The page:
1. The first risk reduction activity occurs during project planning.

When a proactive risk assessment is conducted, the identified risks can be:

  • mitigated or avoided, for example, by modifying the project plan;
  • transferred, for example through an insurance;
  • or accepted, for example, by doing nothing.

2. The second activity is continuous risk assessment throughout the project.

3. The last risk reduction activity consists in collecting the “lessons learned” retrospectively, ie at the end of the project. This action will have the least impact on the current project, but will serve the benefit of others in the future.

However, due to unforeseen problems that occur during a project:

  • risk management is useless, as it has already been completed,
  • the lessons learned are too early, as they are conducted at the end of the project.

In this case then, the corrective action is a critical process that adresses the ad-hoc problems encountered during the projects.

Why is a Root cause analysis indispensable?

Unfortunately, the actions taken to solve a problem often concern only the problem itself, not its underlying causes.

Contingent situations related to the problem are tackled and the project’s resources are dedicated to compensating for it. In fact, however, real corrective actions can not be taken.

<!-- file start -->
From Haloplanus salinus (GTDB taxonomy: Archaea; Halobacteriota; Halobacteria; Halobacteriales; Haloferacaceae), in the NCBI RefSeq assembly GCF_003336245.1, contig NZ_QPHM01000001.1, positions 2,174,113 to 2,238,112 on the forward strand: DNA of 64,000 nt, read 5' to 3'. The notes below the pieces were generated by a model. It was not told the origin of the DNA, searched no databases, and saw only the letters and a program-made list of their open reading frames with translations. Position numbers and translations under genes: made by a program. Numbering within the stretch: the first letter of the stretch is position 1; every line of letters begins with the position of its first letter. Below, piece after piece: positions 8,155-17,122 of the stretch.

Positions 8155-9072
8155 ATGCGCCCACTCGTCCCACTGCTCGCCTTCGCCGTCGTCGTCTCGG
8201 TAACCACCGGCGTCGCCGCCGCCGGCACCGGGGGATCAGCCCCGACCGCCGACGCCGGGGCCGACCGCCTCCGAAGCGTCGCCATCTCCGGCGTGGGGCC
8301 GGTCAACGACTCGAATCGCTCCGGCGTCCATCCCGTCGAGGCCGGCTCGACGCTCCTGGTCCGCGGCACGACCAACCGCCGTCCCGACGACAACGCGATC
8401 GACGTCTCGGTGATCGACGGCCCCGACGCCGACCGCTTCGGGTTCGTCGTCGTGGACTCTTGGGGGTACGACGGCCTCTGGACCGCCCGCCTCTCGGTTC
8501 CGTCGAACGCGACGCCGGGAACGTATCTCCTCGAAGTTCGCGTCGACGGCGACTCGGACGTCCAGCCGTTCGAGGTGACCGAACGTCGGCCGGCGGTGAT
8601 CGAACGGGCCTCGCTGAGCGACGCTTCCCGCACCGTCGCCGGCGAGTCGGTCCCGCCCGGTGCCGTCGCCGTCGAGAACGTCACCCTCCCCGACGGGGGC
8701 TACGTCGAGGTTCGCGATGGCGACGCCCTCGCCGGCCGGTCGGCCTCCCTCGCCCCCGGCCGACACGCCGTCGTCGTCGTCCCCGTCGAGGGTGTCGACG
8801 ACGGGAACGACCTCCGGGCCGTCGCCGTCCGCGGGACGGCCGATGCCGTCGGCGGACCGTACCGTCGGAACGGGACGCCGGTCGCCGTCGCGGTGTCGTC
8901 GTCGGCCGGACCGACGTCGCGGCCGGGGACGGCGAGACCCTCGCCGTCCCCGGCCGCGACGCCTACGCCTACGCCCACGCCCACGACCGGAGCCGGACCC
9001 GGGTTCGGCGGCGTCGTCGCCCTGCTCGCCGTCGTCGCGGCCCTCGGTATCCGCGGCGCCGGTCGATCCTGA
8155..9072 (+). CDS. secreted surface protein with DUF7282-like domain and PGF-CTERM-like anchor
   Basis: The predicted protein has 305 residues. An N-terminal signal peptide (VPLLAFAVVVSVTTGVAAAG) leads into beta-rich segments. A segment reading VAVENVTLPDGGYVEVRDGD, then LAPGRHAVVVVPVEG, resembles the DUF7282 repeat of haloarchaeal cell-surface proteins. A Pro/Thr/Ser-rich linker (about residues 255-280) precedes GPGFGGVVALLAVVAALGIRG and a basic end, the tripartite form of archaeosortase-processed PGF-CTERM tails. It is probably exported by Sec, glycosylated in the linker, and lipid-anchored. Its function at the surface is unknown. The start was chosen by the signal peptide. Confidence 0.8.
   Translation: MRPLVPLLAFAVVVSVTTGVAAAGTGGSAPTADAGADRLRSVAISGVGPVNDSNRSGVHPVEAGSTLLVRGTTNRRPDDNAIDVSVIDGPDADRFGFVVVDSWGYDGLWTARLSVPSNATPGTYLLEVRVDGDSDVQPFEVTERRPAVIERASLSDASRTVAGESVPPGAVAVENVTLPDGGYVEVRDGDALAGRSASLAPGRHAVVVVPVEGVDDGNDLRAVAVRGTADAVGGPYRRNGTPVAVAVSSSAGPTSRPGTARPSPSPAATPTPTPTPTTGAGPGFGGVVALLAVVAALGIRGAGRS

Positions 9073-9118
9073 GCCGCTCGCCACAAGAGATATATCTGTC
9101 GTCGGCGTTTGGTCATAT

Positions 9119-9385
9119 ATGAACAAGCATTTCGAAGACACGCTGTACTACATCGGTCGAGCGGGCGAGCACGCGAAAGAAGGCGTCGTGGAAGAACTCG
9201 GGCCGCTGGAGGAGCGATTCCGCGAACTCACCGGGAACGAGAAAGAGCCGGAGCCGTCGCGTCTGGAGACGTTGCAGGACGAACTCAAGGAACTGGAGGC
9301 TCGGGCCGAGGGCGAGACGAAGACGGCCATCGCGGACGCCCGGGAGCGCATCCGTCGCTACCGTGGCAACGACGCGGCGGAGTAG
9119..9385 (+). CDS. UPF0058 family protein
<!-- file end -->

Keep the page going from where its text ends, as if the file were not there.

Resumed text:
In other words, the causes of the problem remain unknown, which means that the problem could reoccur later in the project or during future projects.

It is precisely in these moments that the root cause analysis becomes necessary. As already explained, it is a project management methodology that tries to get to the root of a problem in order to eradicate it before it is born.

Once the root cause has been identified, this will help to eliminate and prevent problems that may occur in the future.

When performing a root cause analysis, we analyze the error of a product or process in order to determine exactly what went wrong.

Problem prevention is much less costly for an organization than solving a problem itself, and it performs problem solving activities considerably.

How is the root cause analysis performed?

Basically, a root cause analysis occurs when the need for a quality improvement project is presented.

This happens when there is a problem or a fault (causal factor) in the quality of a process or in the quality of a product.root cause analysis

When starting a root cause analysis (rca), it is important to get straight to the heart of the problem.

Here are the basic steps to be addressed:

  1. Define the problem: what happened, where and when it was identified, when it started and how much is significant?
  2. Understanding the process: what were the steps in the process that should have been carried out before the problem was discovered?